Is there anything more relaxing than sitting out on your porch on a Sunday morning with a warm cup of coffee as the sun rises or basking in the sun during a lazy afternoon in summer?
To get the most out of your outdoor living spaces, you should really take a second look at your porch or deck. Do your exterior hang-out areas get the care and attention they require? Do you enjoy spending time in these areas or are you living in annoying conditions that make you embarrassed or frustrated with a poor design? Are you putting off major maintenance or worse; are you thinking “Why should I make repairs when I really don’t even like my deck/porch? Now is the best time to start learning what you can do to remodel or upgrade your porch. The work you put into the exterior of your property in Philadelphia will pay solid dividends, not only by adding long-term curb-side value and resale dollars to your home but also by improving the immediate quality of life for your family.
Whether you’re designing a new porch or remodeling an existing one, the cost will be based on several factors. Similar to the cost for decks, your existing type and size of porch, its current condition, and any unique or historic porch elements you want to include. If you’ve recently moved into an older home in Philadelphia that hasn’t been maintained, your porch may need extra attention to get it back in shape.
Historic porches are often more expensive because of the need to preserve the traditional appearance of the architectural elements. This process usually requires the help of a custom millwork specialist if the porch has been long neglected. Not surprisingly, traditional front porches were fancier than side and rear porches. Italianate and Victorian homes were often designed with ornate architectural turnings and scrollwork to impress high society visitors. In contrast, many of the original rear porches were intended for the delivery of ice and fresh food for the hired staff. Meal preparation happened on rear porches because the smokey, messy kitchen area was at the rear of the home in 19th-century designs. This restoration of a rear porch in Chestnut Hill is a good example of a working kitchen porch layout.
There are a few main types of porches but generally, a thoughtful porch is architecturally integrated with a home as compared to decks and will more likely have a roof covering of some kind. Porches can be a simple open shed supported by columns and can be as small as an awning porch cover with just bracket supports providing cover for a single entrance. More elaborate structures may include ornate railings, wrap-around porches, screened porches, enclosed porches, and multi-level designs. Porches often serve a utilitarian purpose by doubling as a sort of mudroom or drop-zone, helping to keep dirt, boots, and clutter from entering your interior. Many older homes in Philadelphia and the surrounding area included some type of front or rear porch, although vestibules were a handy runner-up if there wasn’t space for a full porch or mud-room.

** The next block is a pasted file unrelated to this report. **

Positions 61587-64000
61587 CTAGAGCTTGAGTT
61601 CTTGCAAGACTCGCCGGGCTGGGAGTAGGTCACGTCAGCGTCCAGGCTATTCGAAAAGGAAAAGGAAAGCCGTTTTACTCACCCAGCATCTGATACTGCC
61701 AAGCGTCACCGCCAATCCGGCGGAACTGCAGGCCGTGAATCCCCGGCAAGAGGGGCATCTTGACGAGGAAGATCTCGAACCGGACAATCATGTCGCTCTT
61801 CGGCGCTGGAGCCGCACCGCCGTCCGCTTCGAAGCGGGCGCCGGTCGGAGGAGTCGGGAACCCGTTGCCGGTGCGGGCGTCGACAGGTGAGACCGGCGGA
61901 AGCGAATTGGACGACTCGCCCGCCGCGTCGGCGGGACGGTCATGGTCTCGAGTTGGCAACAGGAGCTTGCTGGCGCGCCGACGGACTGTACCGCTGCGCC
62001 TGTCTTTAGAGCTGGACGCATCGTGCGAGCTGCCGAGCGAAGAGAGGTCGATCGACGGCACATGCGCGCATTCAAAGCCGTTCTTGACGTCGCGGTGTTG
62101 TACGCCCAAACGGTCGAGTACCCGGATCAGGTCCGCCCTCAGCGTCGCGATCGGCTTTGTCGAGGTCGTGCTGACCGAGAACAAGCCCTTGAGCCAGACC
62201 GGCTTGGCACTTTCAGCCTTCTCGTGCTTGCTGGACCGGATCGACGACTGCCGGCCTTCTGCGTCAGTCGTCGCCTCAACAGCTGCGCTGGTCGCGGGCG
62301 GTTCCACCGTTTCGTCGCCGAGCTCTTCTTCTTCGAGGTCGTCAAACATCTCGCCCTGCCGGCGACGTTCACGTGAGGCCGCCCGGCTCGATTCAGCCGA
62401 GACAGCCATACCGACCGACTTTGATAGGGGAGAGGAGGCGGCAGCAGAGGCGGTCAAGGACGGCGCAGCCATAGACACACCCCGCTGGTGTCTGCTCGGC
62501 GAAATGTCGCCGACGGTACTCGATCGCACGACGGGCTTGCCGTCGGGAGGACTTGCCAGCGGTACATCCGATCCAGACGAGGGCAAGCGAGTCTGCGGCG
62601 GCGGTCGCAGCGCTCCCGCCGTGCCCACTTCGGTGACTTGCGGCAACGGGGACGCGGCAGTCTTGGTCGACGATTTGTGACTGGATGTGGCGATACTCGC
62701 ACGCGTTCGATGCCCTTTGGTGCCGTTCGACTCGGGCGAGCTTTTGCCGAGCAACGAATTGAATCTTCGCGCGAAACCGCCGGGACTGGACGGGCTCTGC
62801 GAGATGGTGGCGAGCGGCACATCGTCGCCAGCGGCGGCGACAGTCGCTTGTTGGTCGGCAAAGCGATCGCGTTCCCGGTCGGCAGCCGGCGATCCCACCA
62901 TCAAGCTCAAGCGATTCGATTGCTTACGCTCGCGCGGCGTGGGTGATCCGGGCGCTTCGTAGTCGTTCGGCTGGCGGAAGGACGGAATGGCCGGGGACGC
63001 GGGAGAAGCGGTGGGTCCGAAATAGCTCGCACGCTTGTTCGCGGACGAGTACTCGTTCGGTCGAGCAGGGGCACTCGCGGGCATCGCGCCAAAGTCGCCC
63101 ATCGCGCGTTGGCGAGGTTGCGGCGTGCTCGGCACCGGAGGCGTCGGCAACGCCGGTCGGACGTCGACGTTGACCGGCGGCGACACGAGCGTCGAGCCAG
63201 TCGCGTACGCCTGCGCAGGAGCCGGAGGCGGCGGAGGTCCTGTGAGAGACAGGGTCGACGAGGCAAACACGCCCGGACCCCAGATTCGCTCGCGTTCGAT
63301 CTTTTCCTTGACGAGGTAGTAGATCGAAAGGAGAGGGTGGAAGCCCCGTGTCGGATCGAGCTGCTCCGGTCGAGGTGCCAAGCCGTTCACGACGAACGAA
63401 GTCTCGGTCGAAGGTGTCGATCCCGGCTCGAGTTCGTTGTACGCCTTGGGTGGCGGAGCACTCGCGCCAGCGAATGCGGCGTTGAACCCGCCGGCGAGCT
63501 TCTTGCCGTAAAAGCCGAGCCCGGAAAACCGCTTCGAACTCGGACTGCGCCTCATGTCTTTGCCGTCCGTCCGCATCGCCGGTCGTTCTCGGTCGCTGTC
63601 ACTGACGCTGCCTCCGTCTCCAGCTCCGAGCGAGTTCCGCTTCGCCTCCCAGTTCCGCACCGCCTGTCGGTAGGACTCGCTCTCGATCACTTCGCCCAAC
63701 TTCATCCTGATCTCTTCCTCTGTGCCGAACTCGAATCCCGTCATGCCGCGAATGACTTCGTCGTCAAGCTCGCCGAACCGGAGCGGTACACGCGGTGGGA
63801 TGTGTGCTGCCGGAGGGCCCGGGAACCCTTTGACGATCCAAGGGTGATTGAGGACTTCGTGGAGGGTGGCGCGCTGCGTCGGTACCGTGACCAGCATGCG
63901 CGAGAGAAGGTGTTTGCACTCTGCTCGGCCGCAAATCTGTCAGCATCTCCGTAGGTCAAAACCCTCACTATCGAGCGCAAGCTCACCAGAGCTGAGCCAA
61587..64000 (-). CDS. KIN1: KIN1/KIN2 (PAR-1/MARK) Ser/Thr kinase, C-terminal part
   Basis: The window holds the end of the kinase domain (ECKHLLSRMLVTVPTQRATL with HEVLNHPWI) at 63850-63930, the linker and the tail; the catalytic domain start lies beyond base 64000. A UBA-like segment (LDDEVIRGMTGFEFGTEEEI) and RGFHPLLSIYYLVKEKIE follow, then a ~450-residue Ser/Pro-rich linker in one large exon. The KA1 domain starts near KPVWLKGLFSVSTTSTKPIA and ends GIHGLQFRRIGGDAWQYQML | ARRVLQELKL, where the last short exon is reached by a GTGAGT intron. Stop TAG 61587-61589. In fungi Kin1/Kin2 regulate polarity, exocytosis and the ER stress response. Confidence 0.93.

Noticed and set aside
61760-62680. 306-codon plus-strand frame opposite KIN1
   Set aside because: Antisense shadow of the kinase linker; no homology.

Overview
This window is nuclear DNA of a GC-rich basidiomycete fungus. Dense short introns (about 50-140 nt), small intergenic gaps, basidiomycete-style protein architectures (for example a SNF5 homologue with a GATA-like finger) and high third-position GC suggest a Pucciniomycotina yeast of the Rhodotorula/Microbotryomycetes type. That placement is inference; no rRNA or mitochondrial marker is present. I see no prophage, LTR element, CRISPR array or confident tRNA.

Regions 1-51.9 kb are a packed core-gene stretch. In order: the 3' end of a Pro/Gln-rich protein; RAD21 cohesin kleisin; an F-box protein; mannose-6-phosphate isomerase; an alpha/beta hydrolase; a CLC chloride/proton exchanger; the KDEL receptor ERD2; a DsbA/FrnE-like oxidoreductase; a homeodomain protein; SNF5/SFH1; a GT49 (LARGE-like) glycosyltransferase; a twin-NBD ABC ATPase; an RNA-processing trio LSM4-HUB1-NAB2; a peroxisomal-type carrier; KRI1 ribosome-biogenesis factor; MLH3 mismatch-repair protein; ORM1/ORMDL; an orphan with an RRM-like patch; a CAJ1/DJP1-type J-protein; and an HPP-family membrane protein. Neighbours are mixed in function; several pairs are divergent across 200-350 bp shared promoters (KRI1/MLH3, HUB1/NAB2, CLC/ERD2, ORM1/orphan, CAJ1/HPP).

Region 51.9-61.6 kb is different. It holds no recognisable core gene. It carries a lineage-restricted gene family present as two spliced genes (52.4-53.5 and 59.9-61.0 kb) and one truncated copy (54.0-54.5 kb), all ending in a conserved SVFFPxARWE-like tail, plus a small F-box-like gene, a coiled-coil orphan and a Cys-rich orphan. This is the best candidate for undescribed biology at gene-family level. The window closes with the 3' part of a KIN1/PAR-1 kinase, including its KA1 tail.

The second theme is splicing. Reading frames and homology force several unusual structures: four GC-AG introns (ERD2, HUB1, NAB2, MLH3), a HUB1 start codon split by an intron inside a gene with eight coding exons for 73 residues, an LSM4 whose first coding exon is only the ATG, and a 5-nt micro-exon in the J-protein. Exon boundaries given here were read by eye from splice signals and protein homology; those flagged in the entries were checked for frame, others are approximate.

If you want to substantially change the structure of your porch (including a complete redesign or expansion), you can expect your project to cost significantly more than if you are merely replacing the decking, railing, or roof structure.
Depending on how much design work will be required, the contractor you work with should be able to provide you with the most reliable price for remodeling your Philadelphia porch. If you have more design work to do, the contractor may need to see your plans first. You can calculate your own rough estimate by studying the average costs for some of these common porch renovations.
Enclosing a porch will require design work and will also require a zoning permit. In Philadelphia and nearby towns, you are unlikely to be allowed to easily create indoor living space from an existing outdoor porch. It may be more easily done at the rear of the house, but check with the zoning board before you dream too far and be prepared for a high cost with a full foundation and no real benefits earned from your existing porch or deck structure. You should assume $300 -$500 per square foot which would calculate to $50,000 for a 10x10 porch ‘conversion’ (otherwise known as an addition). This investment would assume all typical interior finishes.
If you want to substantially replace or rebuild your porch, you should assume a cost between $10,000 to $30,000 for a porch using stock components; about $20,000 to $40,000 for more custom components, and $30,000 to $50,000 for a historic porch - including custom fabricated architectural millwork. You should also look into a unique porch design contract for your Philadelphia home.